You Don't Need My Baby Can Read

Jeanne Sager
22

Tad Hills bookDriving to pre-school last year, I heard the same commercial every morning on the radio.

Parents espousing their ardent belief in some system called "My Baby Can Read," which made genius readers out of their toddlers.

Ahem.

I'll admit my kid isn't a genius (I know, I blaspheme), but a bit of old-fashioned sit on my you-know-what in her bed every night is working just fine for us.

She can look at a pile of letters, sound them out, and start putting together words.

And I didn't spend a cent.

If I sound like a broken record, my apologies. But if people are still spending $14.95 (plus free shipping!) on this schlock, I'm not getting it out there.

People, it's simple. Read to your toddlers.

If you think they "don't like books," you're not doing it enough. Big kids "don't like books." Toddlers love them. 

All toddlers.

Read to TigerAnd if you're truly boondoggled, find books ABOUT reading to get them doubly excited. These hit the sweet spot in our house:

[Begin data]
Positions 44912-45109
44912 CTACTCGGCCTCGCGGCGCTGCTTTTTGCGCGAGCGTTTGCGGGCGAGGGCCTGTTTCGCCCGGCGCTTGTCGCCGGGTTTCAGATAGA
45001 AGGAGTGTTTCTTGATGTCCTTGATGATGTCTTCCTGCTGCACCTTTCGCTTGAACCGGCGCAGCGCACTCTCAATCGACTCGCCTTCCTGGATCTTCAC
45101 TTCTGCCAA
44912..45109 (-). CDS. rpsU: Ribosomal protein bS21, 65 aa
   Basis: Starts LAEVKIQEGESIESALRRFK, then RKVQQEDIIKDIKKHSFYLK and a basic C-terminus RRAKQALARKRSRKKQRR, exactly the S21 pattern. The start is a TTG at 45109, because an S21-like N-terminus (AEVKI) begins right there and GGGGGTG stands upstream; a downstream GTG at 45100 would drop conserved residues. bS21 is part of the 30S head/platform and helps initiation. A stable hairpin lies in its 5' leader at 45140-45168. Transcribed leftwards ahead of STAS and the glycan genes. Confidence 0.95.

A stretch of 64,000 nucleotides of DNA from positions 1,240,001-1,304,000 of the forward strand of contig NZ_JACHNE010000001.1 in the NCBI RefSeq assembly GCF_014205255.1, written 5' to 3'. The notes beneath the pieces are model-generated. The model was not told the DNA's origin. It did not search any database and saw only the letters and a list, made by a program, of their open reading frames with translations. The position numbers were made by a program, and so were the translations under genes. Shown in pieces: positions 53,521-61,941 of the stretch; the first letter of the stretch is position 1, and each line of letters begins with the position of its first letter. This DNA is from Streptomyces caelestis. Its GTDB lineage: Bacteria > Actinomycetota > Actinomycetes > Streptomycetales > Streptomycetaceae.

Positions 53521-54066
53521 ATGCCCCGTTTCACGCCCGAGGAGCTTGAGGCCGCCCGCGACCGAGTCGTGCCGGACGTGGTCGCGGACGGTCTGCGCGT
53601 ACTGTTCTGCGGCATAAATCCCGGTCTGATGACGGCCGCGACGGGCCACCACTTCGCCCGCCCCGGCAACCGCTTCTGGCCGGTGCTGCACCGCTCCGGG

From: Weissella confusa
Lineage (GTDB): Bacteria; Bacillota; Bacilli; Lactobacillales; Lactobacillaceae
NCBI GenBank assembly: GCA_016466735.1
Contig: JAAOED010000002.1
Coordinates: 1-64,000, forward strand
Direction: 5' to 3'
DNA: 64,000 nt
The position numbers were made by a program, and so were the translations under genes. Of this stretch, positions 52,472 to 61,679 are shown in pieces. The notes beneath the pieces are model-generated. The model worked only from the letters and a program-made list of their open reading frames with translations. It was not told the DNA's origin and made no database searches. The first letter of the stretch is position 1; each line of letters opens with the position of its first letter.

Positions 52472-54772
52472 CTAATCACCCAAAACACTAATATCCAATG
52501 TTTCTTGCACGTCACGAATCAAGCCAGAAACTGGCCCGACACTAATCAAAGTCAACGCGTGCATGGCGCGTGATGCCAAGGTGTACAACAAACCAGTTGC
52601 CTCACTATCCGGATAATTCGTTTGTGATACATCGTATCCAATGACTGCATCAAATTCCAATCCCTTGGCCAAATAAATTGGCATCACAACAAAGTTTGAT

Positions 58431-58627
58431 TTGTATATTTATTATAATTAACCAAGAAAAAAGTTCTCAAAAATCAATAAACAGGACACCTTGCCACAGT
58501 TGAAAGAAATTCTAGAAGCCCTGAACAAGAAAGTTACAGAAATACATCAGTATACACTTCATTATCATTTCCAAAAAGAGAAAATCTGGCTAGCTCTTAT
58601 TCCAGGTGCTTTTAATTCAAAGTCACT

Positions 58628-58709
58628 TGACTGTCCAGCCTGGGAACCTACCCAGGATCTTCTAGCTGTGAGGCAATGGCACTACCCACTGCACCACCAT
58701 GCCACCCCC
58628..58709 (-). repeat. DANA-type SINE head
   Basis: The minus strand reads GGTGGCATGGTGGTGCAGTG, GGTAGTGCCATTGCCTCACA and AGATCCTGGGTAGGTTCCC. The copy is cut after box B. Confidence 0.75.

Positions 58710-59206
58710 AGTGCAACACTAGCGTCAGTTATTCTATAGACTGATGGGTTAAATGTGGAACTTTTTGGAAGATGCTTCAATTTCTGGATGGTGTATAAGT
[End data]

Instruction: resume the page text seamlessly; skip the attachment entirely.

1. How Rocket Learned to Read by Tad Hills: A dog named Rocket loves having stories read to him, but when a bird tells him he can learn to read them himself, he's intrigued. Sound familiar? The illustrations by the author of Duck & Goose are adorable, but my daughter loved learning with Rocket -- especially the words split apart to allow them to practice phonetics.

2. Read to Tiger by S. J. Fore: A little boy can't possibly read quietly on the couch because there's a tiger making noise in the living room. So how do you quiet down a clamorous critter (or toddler)? Say it with me now: read to them!

Have you ever been tempted to call up one of these mail order reading programs?

 

Images via Amazon


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